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Combined Guadalcanal Campaign
Part 6: The Last Drive on Henderson Field
by Patrick Graham


The loss of the Battle of Cape Esperance forced the Japanese to shelve their latest ground offensive, dubbed Plan-X. By this time in the campaign, the Japanese hoped that with all branches of their military working in a coordinated effort, Guadalcanal could finally be retaken. In order to do that, air attacks and offshore bombardments would have to be carried out in direct support of a ground offensive while it was underway. This presented an enormous logistical problem as it was difficult to coordinate strikes between these three military branches. If one branch failed in their part of the attack it would throw off or negate the efforts of the others.

As it was, on October 12th 1942, the ground offensive was halted. The Japanese soldiers would have to pick their way through the dense jungle again to attack the airfield if another offensive took place. In the meantime, aerial attacks and offshore bombardments would be used to reduce and occupy the defenders. A new plan, known as Plan-Y, was drawn up to be executed on October 18th. The plan would consist of a pincer movement along Edson’s Ridge south of Henderson Airfield. Generals Kawaguchi and Nasu would lead each pincer while General Sumiyoshi held a diversionary force along the Matanikau River that could be used as a reserve force if necessary.

The greatest enemy to the Japanese as they prepared to make their way to the starting point abreast Edsons Ridge was the thick undergrowth of the Guadalcanal jungle. It took an interminably long time to move such large numbers of men through dense jungle and have them mount an uphill attack against a fortified position. To make things worse, the ad-hoc sledges and equipment haulers in addition to poor footwear made the trek all the more treacherous and slow. Heavy mortars and guns had to be ditched as it proved impossible to negotiate the mountainous paths with them in tow.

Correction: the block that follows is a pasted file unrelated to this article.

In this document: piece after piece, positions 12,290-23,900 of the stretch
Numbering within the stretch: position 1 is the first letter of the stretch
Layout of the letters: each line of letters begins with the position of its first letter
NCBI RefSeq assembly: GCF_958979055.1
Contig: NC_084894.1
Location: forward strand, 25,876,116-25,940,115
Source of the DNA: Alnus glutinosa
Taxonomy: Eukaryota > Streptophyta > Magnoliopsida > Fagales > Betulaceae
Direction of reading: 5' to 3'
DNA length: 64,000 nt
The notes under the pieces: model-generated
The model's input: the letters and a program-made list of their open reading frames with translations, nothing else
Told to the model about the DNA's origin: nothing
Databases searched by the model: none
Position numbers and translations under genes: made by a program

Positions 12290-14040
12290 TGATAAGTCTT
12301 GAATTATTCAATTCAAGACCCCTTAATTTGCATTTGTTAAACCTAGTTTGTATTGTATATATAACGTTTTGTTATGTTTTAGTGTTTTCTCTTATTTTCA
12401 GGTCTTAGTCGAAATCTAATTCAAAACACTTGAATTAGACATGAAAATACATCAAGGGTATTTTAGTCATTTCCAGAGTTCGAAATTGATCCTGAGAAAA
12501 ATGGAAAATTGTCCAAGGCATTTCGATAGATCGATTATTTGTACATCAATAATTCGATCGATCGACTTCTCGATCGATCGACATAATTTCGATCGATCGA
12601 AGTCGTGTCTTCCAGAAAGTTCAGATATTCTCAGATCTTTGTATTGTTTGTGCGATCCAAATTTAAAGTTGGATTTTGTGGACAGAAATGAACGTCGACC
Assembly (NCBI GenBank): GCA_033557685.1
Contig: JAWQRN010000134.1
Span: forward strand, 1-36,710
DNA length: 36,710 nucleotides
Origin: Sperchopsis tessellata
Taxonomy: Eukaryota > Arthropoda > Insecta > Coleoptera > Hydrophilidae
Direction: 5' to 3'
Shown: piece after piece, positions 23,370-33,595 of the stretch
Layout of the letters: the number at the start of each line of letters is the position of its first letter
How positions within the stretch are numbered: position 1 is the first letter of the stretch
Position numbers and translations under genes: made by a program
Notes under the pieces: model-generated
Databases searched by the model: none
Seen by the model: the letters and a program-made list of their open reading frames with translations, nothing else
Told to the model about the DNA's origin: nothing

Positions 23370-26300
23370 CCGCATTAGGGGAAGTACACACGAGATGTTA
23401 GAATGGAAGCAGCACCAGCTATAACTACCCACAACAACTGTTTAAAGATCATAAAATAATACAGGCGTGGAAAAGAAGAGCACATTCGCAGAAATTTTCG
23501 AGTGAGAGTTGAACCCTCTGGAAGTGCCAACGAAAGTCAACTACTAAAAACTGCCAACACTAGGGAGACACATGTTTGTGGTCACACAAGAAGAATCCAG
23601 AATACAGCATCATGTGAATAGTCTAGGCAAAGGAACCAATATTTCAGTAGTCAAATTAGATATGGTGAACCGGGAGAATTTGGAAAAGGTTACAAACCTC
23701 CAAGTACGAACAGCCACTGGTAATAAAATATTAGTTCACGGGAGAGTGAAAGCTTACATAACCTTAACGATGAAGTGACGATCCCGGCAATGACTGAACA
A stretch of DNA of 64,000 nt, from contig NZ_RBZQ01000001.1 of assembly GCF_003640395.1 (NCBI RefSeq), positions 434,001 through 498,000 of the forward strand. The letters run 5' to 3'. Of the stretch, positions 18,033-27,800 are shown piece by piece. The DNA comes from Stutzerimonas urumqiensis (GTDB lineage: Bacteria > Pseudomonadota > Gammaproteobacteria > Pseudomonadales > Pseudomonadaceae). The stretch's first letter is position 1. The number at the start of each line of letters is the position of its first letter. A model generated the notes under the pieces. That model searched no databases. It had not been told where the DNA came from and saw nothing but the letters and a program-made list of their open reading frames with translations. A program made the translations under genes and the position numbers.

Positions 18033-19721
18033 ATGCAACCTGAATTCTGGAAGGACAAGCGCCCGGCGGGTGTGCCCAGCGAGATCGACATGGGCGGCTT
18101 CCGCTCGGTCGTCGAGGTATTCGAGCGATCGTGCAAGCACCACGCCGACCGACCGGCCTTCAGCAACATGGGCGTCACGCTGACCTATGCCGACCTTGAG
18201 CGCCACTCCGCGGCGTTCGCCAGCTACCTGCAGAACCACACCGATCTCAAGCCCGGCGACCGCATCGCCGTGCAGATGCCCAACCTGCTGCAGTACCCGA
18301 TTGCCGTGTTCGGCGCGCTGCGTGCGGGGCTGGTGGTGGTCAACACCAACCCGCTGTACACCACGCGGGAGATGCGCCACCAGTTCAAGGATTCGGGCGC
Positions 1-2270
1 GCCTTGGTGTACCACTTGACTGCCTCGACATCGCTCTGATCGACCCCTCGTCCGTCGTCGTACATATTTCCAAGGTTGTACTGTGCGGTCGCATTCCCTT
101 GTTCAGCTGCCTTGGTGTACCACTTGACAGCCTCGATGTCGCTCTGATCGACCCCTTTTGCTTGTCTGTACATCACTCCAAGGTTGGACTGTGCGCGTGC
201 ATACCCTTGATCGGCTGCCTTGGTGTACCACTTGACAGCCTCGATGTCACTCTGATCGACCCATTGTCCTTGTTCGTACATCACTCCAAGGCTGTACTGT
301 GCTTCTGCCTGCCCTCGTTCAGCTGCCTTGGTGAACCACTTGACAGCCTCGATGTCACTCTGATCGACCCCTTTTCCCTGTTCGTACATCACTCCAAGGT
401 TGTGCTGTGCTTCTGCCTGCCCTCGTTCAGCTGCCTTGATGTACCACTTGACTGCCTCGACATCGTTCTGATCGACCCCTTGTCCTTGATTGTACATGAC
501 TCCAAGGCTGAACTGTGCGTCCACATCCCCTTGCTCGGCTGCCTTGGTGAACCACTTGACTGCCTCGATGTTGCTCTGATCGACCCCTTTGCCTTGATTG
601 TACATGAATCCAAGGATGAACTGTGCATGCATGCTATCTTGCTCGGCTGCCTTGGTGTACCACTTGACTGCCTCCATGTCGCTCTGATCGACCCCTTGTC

The Japanese had lost a tank and several men in an attempt to probe the Matanikau River. However, the Japanese soldiers were all in place alongside the river and were ready for a full assault on the opposite bank come what may. As he was forced to wait again and again for the assembling of the assault force along the ridge, Sumiyoshi continually sent probing attacks along the river wasting precious tanks and soldiers.

The 18th of October wore into the 19th and the call went out to postpone Y-Day. By the evening of the 19th, there was no sign that either Kawaguchi or Nasu were going to be in position. Y-Day was moved to October 22nd to give them more time to assemble. It wasn’t until the morning of the 24th of October that the first of the Japanese troops to be used in the pincer against Henderson Field arrived abreast of the ridge. The soldiers had marched only ten miles in as many days, and most were exhausted from the trek. Well aware of the threat posed in the wake of the Battle of Edson’s Ridge, the Marines formed a tight ‘U’ shaped perimeter. With heavy sentries and noise traps along with long rows of barbed wire, the Marines hoped to get ample warning if there was an attack against the ridge.